Christine Lagarde, president of the European Central Bank, has said her “hunch” is that Europe will launch a digital euro.
Speaking at the ECB Forum on Central Banking 2020 on Thursday, Lagarde said that while the central bank is not “racing to be first”, she believes a decision will be taken to move forward with the project.
“It’s not a nicety, it’s not a tantrum, it is something that if it is cheaper, faster, more secure for the users then we should explore it,” she said.
“If it is going to contribute to a better monetary sovereignty, a better autonomy for the euro area, I think we should explore it. If it is going to facilitate cross border payments, which are very laborious in quite a few corners of our big world, then we should explore it.”
Her remarks come after the ECB announced on October 2 that it would be intensifying its efforts to explore the development of a digital euro – a so-called Central Bank Digital Currency – with the launch of a public consultation and experimentation.
The digital euro is envisaged as a complement to cash, rather than as the means to replace it.
The ECB’s Eurosystem High-Level Task Force on central bank digital currency (CBDC) also published a lengthy report on the implications of issuing a digital euro, in which scenarios that would necessitate the issuance of a digital euro were identified.
These scenarios included increased demand for electronic payments in Europe, a significant decline in cash usage, a broad uptake of CBDCs issued by other central banks, and the launch of global private payment initiatives.
The latter scenario appears to refer to Facebook’s proposed stablecoin Libra, which is widely viewed as having accelerated the work being done by central banks. China’s attempt to roll out a digital yuan – which is already undergoing real-world trials – is seen as another key stimulant for Western governments.
The Eurosystem High-Level Task Force on CBDCs was formed in January 2020 and is composed of representatives from more than twenty European central banks, including representatives from the Banque du France, Deutsche Bundesbank and Banco de España.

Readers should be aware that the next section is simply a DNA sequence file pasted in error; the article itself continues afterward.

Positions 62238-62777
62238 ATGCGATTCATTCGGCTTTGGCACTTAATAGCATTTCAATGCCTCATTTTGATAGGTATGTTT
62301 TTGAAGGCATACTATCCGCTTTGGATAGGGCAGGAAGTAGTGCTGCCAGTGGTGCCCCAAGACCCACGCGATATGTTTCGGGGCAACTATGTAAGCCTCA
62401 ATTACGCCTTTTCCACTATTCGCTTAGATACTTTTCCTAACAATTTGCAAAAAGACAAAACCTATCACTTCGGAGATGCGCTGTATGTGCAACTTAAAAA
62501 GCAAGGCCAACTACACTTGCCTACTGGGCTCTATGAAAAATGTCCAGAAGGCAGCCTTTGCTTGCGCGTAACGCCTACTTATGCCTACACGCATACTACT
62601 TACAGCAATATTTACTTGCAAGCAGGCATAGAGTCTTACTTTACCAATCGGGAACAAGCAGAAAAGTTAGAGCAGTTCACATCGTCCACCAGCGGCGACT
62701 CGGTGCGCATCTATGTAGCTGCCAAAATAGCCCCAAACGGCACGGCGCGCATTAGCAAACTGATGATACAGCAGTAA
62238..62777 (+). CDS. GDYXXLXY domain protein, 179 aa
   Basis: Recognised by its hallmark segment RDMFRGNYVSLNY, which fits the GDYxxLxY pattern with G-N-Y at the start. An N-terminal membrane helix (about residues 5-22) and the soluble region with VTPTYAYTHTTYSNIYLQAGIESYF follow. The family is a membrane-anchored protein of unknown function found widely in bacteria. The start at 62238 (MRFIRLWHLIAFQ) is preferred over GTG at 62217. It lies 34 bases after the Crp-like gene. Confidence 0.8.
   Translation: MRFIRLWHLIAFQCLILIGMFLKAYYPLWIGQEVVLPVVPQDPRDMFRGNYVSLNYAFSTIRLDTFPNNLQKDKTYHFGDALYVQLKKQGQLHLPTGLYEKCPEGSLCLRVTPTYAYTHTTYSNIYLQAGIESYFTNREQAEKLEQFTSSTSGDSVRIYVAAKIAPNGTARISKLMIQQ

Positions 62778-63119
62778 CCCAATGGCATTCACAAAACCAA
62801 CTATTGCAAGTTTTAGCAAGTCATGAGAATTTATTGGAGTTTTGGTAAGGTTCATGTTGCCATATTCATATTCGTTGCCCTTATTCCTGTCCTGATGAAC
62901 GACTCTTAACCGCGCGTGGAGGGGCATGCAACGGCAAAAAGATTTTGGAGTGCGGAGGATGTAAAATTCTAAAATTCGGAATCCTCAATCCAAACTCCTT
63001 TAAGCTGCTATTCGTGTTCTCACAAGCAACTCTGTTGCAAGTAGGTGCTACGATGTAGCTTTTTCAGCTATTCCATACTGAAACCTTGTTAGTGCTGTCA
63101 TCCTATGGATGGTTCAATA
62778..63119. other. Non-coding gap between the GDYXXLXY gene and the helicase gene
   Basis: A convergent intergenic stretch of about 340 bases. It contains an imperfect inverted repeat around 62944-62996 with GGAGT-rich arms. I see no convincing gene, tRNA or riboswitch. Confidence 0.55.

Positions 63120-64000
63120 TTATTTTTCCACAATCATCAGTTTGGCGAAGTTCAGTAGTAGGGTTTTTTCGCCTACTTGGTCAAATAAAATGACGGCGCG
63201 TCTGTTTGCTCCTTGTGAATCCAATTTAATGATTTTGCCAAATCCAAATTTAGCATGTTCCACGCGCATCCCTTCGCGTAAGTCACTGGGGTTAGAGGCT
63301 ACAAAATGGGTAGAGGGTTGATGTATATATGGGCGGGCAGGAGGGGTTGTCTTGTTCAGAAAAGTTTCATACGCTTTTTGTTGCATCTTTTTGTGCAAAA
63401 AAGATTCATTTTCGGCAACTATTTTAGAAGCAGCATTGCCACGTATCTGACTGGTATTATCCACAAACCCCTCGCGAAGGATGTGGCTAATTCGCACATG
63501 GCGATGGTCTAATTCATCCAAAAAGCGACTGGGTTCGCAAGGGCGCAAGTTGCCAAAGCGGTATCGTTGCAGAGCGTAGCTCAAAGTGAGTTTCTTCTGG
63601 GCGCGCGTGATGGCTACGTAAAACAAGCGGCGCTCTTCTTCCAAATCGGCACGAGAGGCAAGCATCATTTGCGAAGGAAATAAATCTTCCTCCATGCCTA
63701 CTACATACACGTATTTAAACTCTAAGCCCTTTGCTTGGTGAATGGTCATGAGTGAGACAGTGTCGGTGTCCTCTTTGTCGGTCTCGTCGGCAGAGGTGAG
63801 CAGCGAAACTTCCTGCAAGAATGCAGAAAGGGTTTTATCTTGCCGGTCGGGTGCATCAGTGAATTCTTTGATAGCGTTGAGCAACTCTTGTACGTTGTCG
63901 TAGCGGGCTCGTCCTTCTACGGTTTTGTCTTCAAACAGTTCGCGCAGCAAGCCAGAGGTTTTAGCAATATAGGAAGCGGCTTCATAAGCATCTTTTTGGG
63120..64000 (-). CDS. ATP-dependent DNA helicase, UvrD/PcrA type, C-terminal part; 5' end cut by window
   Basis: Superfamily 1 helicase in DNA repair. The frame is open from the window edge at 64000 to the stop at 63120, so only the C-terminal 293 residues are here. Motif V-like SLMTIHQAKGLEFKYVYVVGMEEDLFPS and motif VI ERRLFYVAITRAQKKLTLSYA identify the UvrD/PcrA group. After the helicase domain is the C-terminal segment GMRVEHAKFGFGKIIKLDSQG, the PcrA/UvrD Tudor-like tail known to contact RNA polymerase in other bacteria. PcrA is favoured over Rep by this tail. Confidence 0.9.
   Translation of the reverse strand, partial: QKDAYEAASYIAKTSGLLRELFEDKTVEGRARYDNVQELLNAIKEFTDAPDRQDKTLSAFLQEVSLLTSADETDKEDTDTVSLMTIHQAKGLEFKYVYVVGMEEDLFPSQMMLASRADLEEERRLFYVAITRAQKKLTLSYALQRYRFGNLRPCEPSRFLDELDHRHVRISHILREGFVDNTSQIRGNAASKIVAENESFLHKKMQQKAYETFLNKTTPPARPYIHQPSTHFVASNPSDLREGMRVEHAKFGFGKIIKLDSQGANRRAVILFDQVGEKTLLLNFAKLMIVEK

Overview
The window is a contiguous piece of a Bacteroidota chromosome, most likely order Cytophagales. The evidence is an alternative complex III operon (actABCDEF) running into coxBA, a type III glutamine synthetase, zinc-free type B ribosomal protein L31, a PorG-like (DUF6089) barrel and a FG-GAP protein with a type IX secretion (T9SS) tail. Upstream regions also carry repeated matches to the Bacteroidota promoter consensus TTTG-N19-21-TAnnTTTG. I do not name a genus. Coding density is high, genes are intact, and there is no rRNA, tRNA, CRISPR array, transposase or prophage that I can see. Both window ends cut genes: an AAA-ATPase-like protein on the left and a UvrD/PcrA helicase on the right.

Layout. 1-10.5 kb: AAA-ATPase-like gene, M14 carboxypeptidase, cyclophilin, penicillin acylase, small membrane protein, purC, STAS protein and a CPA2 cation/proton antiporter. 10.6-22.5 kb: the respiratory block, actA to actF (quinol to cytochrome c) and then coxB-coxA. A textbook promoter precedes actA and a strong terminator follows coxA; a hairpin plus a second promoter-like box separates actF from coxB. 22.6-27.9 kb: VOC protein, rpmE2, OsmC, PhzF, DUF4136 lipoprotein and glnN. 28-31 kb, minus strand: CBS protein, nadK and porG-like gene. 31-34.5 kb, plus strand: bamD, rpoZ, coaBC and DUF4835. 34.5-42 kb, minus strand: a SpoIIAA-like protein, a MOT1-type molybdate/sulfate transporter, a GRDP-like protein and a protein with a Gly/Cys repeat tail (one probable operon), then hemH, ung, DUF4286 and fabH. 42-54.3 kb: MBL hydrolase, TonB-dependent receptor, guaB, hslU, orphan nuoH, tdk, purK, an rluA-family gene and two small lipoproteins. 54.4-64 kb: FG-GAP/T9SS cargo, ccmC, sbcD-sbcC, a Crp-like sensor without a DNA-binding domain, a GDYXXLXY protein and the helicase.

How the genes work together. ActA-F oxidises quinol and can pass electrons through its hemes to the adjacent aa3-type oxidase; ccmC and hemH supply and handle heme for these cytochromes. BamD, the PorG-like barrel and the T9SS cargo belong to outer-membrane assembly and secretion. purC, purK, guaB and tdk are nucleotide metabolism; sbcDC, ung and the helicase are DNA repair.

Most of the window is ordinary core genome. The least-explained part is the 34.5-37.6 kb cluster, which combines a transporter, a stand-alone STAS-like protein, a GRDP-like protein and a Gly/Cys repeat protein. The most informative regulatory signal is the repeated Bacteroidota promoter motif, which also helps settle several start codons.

Speaking at Thursday’s event, Lagarde said that even if the decision is taken to move ahead with the digital euro project, it will not “be available right away”. The ECB would still have to assess a range of issues including anti-money laundering and terrorist financing concerns, user privacy and which technology carrier to use, according to Lagarde.
She added that a digital euro launch would likely take between two and four years to come to fruition.
Powell, Bailey commentaries
Jerome H. Powell, chair of the board of governors of the Federal Reserve System, speaking on the same panel as Lagarde, said the US is “committed to carefully and thoughtfully evaluating the potential costs and benefits of a central bank digital currency”.
Doubling down on earlier comments, however, he added that the dollar’s status as the global reserve currency means it is “critical that we get it right as opposed to trying to be the first”.
Bank of England governor Andrew Bailey, who spoke alongside Powell and Lagarde, issued a telling warning for potential issuers of private stablecoins.
“People I think have a right to expect certainty of value in the instrument they use to make payments in,” he said. “I have to say that I think that means that the bar is set very high for private stablecoins, and I don’t think they’ve met that bar. They haven’t met that bar in my view. And it may be that the answer to that bar is actually central bank digital currency.”
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